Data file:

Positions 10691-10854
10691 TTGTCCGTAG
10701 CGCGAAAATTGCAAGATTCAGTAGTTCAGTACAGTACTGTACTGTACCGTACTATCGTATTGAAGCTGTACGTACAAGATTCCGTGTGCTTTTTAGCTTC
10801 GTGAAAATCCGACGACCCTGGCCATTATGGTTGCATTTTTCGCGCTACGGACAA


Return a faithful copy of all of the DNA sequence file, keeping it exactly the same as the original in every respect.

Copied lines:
Positions 10691-10854
10691 TTGTCCGTAG
10701 CGCGAAAATTGCAAGATTCAGTAGTTCAGTACAGTACTGTACTGTACCGTACTATCGTATTGAAGCTGTACGTACAAGATTCCGTGTGCTTTTTAGCTTC
10801 GTGAAAATCCGACGACCCTGGCCATTATGGTTGCATTTTTCGCGCTACGGACAA